What I feared most in the domestic arena about that very narrowest, remotest of possibilities--a Romney victory--was a third and even stronger rebirth of supply-side economic theory.
Despite every GOP obstruction thrown in his path, for Obama a second term promised an all-systems-go economy: GDP is on a modest upswing; unemployment, a modest downswing; and housing starts are already fueling a major turnaround; all of which, say mainstream economists, could bring 11 or 12 million jobs over the next four years.
That much was good to go. And Romney knew it. His promise of "12 million new jobs" was perhaps the only sincere promise he made all year. As he suggested to the yacht-club crowd in Boca Raton, he needed to do ... not much, really. Those new jobs were already on their way. A President Romney would have taken the credit, naturally, along with passing whatever additional tax cuts he could have rammed through--and at the end of Romney's first prosperous term, he and supply-siders everywhere would have hailed the triumphant brilliance of their backward economics for all the forward progress. Their fallacies and explanatory anachronisms would have given new life to a dead theory for many more years to come.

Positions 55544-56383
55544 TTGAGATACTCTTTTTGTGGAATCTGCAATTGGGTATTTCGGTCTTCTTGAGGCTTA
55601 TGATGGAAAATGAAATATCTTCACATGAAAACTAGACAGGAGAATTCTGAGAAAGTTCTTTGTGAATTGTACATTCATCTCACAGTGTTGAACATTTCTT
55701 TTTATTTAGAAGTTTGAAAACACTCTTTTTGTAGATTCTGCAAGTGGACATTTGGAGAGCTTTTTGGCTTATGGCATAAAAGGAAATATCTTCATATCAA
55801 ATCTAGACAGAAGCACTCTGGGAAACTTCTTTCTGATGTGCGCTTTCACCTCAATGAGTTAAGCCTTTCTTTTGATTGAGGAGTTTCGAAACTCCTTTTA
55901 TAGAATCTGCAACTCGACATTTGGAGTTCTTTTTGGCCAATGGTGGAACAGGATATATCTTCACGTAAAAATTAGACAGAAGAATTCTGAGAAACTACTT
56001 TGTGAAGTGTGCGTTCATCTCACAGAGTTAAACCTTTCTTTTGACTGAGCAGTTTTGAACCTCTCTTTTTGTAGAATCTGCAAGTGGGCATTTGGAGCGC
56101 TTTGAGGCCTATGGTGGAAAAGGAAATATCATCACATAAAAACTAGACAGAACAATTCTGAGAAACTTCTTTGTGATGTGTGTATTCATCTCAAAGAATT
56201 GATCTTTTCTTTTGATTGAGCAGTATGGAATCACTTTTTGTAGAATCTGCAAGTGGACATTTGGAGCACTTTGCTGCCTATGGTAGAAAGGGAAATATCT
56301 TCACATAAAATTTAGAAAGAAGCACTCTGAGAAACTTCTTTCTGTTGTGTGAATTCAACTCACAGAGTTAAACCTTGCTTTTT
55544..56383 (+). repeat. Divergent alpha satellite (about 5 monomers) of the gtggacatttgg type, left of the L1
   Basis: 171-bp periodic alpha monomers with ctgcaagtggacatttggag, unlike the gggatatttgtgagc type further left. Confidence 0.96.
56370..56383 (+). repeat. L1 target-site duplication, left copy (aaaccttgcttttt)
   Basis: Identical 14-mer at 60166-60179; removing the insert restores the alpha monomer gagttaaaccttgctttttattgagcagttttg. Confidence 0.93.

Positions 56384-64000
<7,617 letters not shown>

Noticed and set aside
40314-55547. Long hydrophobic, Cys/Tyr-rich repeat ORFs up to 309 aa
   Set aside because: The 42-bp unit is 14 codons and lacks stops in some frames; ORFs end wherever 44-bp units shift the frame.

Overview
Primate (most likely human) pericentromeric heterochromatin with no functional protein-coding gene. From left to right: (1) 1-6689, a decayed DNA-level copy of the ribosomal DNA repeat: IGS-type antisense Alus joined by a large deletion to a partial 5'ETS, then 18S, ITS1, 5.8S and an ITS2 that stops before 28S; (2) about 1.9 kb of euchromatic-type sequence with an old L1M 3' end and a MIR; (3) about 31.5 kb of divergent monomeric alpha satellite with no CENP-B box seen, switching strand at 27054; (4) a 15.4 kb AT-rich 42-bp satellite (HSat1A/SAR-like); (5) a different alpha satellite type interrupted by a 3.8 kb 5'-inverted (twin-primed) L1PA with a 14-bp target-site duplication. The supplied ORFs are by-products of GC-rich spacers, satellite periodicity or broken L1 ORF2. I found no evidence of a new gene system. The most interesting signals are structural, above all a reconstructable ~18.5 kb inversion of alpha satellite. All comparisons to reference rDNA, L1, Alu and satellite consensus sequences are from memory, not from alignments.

But now we can add Obama's economic boom of a second term to Bill Clinton's. The empirical evidence of Keynesian economics' superiority over the Laffable stuff will grow less deniable every year, even to the most ardent defenders of tax cuts today, tax cuts tomorrow, tax cuts forever and for all ills.
With injuries to supply-side theory come more reasonable, more workable solutions to long-term deficit reduction, and in general there comes a profound and relentless undermining of the GOP's fiscal delusions. Thus perhaps in another four years or eight, the party will return to its more sublime, Eisenhower sensibilities.